“It’s like Bafana Bafana making it to the finals of the World Cup. You know the odds are very much against you, but that’s not going to stop you from cheering for your team,” District 9’s Sharlto Copley had always been very matter-of-fact about the South African Sci-Fi’s chances at this year’s Oscars. He knew even before The Hurt Locker swept the board to win six golden statues, including two of the ones District 9 was up for, that the chances of the low-budget SA movie winning best Picture were not that great. But that doesn’t seem to matter that much. Win or lose, it really has been about how the game has been played.
I meet Copley at the Beverly Hills Wilshire where Pretty Woman was filmed, and where both Elvis and Warren Beaty lived at different times in their lives. Guests who’ve stayed there have included the likes of Al Pacino, Beyonce, Dustin Hoffman, Farrah Fawcett and Michael Douglas. And now the prestigious hotel can add another name to that list – a Prawn called Wikus van der Merwe. And Copley, dressed in a Springboks jersey, his hair recently cut short, can now add to his list of growing admirers one of those hotel guests.
“At the BAFTAs in London, Dustin Hoffman was talking to me for about five minutes, telling me how amazing the film was, how he loved it,” says Copley. “That’s been the most bizarre thing – meeting people in Hollywood who are congratulating me. I was taken aback with Dustin. I mean, I’ve done one film. He’s one of my greatest all-time living actors. It was very unexpected. I didn’t ever expect that people who were in the business would be so complimentary.”
Complimentary is not the word. Everywhere I go in LA, people start talking about District 9 when they hear I am from South Africa. Indeed, in an interview with Morgan Freeman and co-producer Lori McCreary, Freeman says he liked the allegory of the film, and McCreary tells me the movie made her cry (no mean feat, this seasoned Hollywood businesswoman tells me). Has all this settled in for Copley? “Yes, I suppose since last year’s publicity tour – when it really took off and the surreal-ness of it all was happening it hadn’t. But now I feel more prepared – the publicity tour, the hotels, the travels.”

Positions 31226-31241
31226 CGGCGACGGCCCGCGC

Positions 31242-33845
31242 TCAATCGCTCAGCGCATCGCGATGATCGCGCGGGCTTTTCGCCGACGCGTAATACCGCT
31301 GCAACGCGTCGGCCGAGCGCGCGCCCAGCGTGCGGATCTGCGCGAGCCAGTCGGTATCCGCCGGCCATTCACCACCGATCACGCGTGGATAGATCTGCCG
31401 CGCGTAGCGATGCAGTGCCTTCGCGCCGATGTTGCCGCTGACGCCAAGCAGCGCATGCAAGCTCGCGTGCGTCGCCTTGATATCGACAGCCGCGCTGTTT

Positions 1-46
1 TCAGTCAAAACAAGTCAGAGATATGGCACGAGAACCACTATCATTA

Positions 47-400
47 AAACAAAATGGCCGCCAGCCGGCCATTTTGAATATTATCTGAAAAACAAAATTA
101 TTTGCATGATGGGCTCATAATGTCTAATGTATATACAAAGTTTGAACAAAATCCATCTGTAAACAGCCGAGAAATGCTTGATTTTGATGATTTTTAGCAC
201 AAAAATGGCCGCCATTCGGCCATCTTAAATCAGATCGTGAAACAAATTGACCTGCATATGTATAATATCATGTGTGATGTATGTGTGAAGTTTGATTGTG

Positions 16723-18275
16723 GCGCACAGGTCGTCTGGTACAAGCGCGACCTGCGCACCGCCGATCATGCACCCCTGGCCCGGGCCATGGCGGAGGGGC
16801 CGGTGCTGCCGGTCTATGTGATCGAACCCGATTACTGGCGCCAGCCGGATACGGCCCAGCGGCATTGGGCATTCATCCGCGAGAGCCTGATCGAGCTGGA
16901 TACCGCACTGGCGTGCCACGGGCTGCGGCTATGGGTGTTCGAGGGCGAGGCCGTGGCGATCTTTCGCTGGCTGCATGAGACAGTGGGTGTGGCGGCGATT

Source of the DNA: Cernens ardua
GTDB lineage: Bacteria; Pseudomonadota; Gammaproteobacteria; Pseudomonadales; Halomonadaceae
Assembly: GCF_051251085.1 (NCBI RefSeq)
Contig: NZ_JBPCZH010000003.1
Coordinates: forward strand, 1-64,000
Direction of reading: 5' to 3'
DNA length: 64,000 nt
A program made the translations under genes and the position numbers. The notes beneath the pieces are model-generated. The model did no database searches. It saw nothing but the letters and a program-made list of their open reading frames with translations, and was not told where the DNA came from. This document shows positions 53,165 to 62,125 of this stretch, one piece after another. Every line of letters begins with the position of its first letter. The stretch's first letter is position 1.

And the parties? After all, before, during and after the Oscars, partying is a key part of it all. “There are parties all over the place – people are always having one for some or over thing. But I am not really a party person,” Copley reveals. “I don’t drink, I don’t do drugs, I have had a girlfriend for the past 10 years, so there are very few reasons for me to go to the parties. I used to go to them to schmooze people and luckily, I don’t really have to do that anymore.” Indeed with his latest turn in The A Team coming out in June, Copley’s star power is certainly on the rise, and should see more people approaching him for roles.
Whatever happens, Copley seems to be enjoying the ride. “Neill (Blomkamp, District 9’s director and screenwriter) and me and the other guys who worked on the film are close friends. We don’t take this kind of stuff very seriously. It’s more just a kind of fun, and we’re here to see how it all works.”
Like he says, win or lose it truly was about the fact that South Africa had a presence at this year’s Oscars. “It’s a great experience, and a great time. To have two films in the running, that’s a big deal. Since Tsotsi, when the country won Best Foreign Language, the film’s have become more mainstream – and that’s where the real competition is. It’s fantastic that we are there as a country.”
E! Entertainment’s resident movie guru is just one of many industry insiders to echo this. “It shines a spotlight on South Africa – for films to be set there, for films to be cast there and for local crews to be used there. The country doesn’t only have the Oscars in which to shine, but also the 2010 World Cup. But the Oscars is a pretty great way to kick it all off.”
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